Binary thinking, also known as dichotomous thinking, occurs when concepts, ideas, and problems are overly simplified and put into only two categories. It wrongly presumes that there are only two sides to most issues and that only one side can be right.
For instance, politically, most Americans choose to align with one of two parties: Republican or Democratic. Relative to climate change, there are deniers and believers. Is coffee good for you or bad for you? Every religion has multiple subsets of binary categories: Are you pre-tribulation or post-tribulation? Sunni or Shia? If you’re a Jew do you believe in the afterlife or not?
Cable TV channels are notorious for perpetuating binary thinking. They present issues as black and white with no gray area. When was the last time you heard a Fox News or MSNBC broadcaster say, “This is a complicated issue, so let’s take the time to consider all sides of this story.”
The truth is, most issues are best considered on a continuum of information and perspectives, but a basic human tendency is to reduce complex concepts, ideas, and problems into two categories. Instead of wrestling with a complex continuum we simply create two extremes. And once we choose a position we double down on it, creating an us versus them mentality.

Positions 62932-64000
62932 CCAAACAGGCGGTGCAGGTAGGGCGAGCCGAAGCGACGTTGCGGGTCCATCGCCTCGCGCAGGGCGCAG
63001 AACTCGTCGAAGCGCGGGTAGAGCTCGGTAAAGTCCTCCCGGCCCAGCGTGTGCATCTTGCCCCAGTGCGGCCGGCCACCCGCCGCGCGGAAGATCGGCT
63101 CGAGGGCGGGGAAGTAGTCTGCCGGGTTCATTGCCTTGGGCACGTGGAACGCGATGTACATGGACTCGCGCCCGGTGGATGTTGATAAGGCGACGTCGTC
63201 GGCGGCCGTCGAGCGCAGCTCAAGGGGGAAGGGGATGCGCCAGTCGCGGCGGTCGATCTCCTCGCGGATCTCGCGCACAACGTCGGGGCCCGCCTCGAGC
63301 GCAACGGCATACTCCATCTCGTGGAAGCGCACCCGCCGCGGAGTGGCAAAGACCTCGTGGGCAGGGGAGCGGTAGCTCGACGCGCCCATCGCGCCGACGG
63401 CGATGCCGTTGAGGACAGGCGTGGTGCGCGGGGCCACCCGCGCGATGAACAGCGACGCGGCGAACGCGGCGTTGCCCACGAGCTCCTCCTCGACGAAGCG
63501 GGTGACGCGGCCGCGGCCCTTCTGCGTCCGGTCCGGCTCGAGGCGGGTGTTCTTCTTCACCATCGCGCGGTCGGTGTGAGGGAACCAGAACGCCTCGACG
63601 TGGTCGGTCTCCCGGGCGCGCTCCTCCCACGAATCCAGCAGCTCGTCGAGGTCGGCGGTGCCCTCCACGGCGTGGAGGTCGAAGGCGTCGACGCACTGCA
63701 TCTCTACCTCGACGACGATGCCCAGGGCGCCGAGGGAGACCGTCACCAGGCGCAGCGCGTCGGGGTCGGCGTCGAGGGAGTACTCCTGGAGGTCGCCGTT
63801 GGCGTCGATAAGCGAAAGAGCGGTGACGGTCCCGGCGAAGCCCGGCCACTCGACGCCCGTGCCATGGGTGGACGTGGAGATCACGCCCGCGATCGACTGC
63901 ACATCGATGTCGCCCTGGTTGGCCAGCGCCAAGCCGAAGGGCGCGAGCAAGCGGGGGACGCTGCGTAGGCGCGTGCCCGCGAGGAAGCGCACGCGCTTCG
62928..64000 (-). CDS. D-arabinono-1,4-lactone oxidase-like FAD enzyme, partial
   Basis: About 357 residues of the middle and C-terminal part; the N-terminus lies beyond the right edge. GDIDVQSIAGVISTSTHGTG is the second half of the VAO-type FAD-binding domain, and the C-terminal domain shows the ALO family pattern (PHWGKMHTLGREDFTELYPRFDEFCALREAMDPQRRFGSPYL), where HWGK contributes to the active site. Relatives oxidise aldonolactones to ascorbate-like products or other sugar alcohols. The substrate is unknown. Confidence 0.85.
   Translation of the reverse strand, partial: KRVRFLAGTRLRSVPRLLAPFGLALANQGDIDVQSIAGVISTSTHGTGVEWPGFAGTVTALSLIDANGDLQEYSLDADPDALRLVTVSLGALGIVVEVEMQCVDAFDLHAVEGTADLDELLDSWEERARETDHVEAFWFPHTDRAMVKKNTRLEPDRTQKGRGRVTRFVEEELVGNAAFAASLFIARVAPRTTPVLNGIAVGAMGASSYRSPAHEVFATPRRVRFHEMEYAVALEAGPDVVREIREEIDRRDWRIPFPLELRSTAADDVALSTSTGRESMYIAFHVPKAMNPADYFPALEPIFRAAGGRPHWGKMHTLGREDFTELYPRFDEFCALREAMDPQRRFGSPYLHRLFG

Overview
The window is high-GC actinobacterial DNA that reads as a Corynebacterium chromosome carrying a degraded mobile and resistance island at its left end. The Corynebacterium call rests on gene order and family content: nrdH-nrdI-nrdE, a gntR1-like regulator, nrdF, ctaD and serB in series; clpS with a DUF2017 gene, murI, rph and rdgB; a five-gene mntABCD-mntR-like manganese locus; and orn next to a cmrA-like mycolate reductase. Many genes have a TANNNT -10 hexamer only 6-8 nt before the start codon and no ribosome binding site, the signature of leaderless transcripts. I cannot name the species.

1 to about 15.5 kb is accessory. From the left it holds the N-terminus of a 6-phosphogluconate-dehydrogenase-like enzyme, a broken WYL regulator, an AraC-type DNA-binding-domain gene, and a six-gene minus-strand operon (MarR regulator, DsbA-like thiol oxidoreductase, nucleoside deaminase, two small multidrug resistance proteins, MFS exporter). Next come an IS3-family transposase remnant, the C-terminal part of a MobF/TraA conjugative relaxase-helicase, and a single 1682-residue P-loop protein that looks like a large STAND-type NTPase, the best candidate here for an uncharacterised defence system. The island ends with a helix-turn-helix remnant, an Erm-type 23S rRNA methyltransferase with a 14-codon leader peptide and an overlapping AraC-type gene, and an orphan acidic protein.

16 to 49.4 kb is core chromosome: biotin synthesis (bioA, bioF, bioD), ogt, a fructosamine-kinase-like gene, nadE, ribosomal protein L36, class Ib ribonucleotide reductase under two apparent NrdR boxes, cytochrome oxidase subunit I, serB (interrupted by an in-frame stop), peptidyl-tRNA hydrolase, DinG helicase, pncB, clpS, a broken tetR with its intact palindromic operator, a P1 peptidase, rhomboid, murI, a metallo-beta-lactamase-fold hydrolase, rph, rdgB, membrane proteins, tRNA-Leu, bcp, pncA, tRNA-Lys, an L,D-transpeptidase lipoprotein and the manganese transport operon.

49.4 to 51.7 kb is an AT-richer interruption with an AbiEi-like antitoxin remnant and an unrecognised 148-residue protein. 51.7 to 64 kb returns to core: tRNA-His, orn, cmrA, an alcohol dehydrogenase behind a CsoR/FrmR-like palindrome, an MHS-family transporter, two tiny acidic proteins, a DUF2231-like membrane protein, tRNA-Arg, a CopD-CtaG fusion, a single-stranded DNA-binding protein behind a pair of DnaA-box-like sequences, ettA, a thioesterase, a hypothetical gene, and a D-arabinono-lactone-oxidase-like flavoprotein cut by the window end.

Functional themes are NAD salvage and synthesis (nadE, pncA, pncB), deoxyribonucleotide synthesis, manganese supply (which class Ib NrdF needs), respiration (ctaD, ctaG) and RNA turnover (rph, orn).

Why do we fall prey to binary bias?
- It’s a mental shortcut. Instead of taking the time to investigate all the aspects of a particular issue, it’s easier and quicker to simply reduce it to only two positions and embrace one.
- We may want to bring closure to an issue, so we quickly create two extreme positions and choose one.
- We are susceptible to herd mentality and we readily accept the position of our tribe.
- We have a need for clarification and certainty so we seek the reassurance of an either-or classification. Richard Dawkins calls this “the tyranny of the discontinuous mind.” Instead, we should become comfortable with ambiguity and complex continuums.
Once we succumb to binary bias, our chosen conviction is subsequently reinforced by confirmation bias. We look for evidence that underscores our position, talk exclusively to people who share our position, and begin to demonize those who think differently. Binary thinking often leads to conflict and detachment.
How do we overcome binary bias?
- Pursue and embrace complexity and resist oversimplification. Most issues are not black and white; gray areas exist, so acknowledging complexity is a step toward understanding and credibility.
- Engage in full-spectrum thinking. Instead of making assumptions and broad generalizations, consider the full range of perspectives on a given topic. Investigate nuances and explore gray areas. Don’t restrict yourself to just two options.
Humorist Robert Benchley cleverly observed, “There are two kinds of people: those who divide the world into two kinds of people, and those who don’t.” Don’t be among the former.
Here’s part of a helpful article by Clay Drinko titled “7 Ways to Avoid Binary Thinking”.